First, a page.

"Get in this door, young man. You are two hours past curfew. And you are grounded for life."
Sometimes fathers (and mothers) get frustrated with their teenagers when they violate basic family rule--like curfews--and grounding them becomes a natural reaction. Grounding can be an effective disciplinary technique if it is applied at the right time, in the right circumstances and for the right length of time.
But if not, it can really drive a wedge between parents and teenagers.
Particularly with teens, it is often the case that interaction with their peer group is a strong priority for your children. As they mature, it is a natural course of events for them to branch out from family and familiar faces and connect with others of their own age. After all, we do hope they grow up and move out at some point. Gradually connecting more and more with those outside the family is an important part of that transition to adulthood and independence.
As parents, we intuitively know that these associations are important to our teens, so when we are ready to impose discipline, taking those associations away from them for a time seems to be a logical punishment. And, in many cases, it is. Fear of being grounded will often keep a teenager in line; there are few things a teen values more.
But if the consequence of grounding is used inappropriately, it will usually backfire.
It may just result in a teen getting more sneaky and deceptive to get what he wants without parents finding out. Or it may drive a serious wedge between your teenager and you. So, what does a father need to do to successfully use this disciplinary tool to get a real change in behavior from his child?
Natural consequences are best. Most parenting experts agree that we should work to establish natural consequences for children's behavior. The more intuitive the consequence, the more effective it will be in preventing unacceptable behavior. So, for example, would a total and lengthy grounding be an effective punishment for shoplifting? Probably not, unless the event occurred when your teen was with the wrong friends. And then, grounding from those friends, along with another consequence like community service or working without pay for the establishment from which he or she shoplifted would be a more fitting consequence.
Establish rules with defined consequences. Because grounding involves removal from a social setting, it should only be used when the behavior involves a social setting. And it should be a consequence connected to a specific family rule. For example, a family rule might be that we have an 11:00 p.m. curfew on a weekend night. When the rule is established, a consequence should be affixed--like being grounded from friends for the next two weekends. Then, when the curfew is broken, the punishment is easy to administer because the consequence was understood up front.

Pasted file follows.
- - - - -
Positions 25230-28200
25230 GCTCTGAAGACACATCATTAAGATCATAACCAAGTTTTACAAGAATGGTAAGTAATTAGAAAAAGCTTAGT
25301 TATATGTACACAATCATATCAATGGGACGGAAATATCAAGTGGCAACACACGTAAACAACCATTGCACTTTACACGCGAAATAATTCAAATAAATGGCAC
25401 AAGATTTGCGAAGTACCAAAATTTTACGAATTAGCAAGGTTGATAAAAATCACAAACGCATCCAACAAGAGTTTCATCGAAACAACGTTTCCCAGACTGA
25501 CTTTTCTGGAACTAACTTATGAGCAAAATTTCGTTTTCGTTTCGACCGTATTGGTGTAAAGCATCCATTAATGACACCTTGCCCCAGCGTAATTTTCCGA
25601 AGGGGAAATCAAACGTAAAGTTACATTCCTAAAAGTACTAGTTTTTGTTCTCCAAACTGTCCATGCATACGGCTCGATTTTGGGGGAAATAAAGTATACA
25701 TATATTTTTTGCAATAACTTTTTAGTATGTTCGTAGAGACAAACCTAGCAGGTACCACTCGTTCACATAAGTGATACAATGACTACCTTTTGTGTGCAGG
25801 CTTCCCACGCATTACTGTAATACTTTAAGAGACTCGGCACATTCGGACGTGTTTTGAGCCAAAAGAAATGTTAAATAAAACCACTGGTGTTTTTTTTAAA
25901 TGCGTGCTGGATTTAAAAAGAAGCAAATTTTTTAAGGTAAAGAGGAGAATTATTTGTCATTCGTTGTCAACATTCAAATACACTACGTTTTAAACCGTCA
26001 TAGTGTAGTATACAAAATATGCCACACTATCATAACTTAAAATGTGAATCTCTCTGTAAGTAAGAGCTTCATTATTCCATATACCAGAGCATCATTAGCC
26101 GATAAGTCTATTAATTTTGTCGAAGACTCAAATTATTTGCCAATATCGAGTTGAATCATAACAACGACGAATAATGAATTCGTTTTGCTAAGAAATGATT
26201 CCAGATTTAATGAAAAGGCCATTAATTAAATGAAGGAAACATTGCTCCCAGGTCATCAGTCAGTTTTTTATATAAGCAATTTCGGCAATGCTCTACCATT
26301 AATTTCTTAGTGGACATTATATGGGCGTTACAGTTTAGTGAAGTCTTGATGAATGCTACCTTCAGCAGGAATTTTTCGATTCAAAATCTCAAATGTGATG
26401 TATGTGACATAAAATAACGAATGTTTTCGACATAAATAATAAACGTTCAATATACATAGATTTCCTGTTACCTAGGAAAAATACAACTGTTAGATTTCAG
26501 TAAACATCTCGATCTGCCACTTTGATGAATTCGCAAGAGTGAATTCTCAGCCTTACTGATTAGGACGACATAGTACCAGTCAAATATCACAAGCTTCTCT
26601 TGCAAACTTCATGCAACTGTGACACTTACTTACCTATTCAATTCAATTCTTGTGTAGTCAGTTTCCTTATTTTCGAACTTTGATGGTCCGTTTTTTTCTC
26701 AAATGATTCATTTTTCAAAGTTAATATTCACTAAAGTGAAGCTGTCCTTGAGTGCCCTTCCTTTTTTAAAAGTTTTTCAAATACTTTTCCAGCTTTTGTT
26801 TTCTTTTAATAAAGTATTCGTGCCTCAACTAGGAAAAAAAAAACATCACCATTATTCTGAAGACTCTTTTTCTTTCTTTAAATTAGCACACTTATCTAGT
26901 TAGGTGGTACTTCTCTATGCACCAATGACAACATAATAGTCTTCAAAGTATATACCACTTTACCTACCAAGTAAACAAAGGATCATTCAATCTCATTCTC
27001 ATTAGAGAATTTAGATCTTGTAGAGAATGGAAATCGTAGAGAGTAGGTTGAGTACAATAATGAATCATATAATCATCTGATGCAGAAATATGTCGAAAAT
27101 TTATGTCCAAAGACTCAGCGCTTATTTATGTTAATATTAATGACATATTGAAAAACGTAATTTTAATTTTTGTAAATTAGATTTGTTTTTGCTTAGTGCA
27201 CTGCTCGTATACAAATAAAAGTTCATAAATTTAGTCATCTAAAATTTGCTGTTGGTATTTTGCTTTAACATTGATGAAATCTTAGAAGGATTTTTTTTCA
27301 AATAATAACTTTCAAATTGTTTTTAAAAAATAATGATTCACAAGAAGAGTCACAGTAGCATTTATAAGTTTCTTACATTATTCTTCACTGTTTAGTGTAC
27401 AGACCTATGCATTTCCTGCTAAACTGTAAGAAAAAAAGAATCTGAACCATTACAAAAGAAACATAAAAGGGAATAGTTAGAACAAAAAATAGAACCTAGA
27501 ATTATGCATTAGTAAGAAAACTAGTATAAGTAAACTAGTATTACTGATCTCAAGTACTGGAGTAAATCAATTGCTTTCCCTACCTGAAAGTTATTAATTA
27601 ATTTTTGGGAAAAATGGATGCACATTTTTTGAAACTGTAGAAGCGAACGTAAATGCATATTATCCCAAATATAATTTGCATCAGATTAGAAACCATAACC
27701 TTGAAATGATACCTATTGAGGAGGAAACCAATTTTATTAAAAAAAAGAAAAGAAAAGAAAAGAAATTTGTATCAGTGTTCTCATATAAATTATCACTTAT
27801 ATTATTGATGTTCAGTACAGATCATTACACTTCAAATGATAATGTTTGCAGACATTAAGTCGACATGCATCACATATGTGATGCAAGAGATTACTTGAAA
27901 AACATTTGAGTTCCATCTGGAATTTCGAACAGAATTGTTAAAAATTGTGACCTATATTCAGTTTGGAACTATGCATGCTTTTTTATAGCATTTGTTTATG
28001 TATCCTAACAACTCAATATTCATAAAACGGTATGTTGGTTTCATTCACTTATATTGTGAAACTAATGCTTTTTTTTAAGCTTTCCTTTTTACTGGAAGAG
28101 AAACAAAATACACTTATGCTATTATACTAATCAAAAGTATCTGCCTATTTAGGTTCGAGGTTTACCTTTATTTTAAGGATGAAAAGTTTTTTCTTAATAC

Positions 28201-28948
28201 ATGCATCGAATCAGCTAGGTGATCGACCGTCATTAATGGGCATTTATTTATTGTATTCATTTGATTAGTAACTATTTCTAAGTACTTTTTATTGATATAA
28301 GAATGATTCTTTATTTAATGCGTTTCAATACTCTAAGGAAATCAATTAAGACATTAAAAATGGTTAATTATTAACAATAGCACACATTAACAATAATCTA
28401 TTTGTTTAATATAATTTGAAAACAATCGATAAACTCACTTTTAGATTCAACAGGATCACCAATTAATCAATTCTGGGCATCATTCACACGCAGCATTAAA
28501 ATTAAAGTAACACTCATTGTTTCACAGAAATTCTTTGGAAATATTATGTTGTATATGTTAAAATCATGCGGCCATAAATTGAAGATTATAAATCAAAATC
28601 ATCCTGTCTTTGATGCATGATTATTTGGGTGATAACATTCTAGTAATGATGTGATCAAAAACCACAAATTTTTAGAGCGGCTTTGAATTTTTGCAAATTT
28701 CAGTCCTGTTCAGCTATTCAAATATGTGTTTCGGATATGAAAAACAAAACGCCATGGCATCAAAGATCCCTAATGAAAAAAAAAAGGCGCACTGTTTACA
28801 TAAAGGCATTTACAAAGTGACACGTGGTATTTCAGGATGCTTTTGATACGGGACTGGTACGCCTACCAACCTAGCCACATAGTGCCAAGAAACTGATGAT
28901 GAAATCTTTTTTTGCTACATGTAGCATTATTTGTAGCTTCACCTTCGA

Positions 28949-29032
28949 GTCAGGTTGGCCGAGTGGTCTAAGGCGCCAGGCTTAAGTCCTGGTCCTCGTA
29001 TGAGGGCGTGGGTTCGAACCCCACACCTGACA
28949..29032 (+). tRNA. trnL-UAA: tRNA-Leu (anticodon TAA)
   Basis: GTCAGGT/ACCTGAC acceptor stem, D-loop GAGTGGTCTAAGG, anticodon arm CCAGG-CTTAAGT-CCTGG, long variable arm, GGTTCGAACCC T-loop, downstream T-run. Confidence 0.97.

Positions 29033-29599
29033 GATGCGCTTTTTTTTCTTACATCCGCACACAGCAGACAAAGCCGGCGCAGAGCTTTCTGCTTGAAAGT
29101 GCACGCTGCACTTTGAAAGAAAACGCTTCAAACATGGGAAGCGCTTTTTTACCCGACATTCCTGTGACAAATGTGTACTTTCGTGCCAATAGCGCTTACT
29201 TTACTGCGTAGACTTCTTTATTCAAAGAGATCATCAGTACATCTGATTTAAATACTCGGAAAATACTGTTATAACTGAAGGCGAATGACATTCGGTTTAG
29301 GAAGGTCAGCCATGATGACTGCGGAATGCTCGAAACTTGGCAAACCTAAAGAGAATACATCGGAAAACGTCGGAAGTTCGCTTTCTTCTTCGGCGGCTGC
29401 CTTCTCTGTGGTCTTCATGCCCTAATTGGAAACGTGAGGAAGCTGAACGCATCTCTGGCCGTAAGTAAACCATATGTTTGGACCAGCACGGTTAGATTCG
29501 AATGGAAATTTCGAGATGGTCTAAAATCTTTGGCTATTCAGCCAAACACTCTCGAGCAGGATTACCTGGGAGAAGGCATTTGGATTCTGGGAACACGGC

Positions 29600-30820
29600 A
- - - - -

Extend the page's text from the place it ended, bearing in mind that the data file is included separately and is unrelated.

Define what grounding means. Figure out what you mean by grounding.
Does it just mean a period of time without socializing outside of school? What about phone calls and text messages? How about social networking on the Internet? What about extracurricular activities or church or neighborhood events?
Don't make the grounding too long. Grounding a teenager for a month is probably not a good idea. If too much time gets in between the behavior and the penalty, the message is less clear. Grounding for a week, or two or three weekends is probably sufficient to get the message across without losing it over time. And having a shorter time gives you as a parent a lesser chance of caving in and reducing the grounding period later.
Consider ways to let them earn it off. Many experts suggest linking grounding to other consequences that would allow teens to earn a reduction in the grounding period if they so choose.
This might include things like major jobs around the house (cleaning out the garage or stripping and waxing the kitchen floor). It might include volunteer time at a local social service agency. Some parents have let their children reduce grounding time if they write a report on their unacceptable behavior and develop a plan for not repeating it.
Grounding can be an important tool for parents in their discipline kit. But like any tool, it's important to use it when it is appropriate and for the right kind of job. Following a few simple principles will make grounding a very effective tool for changing behavior in the lives of our teenagers.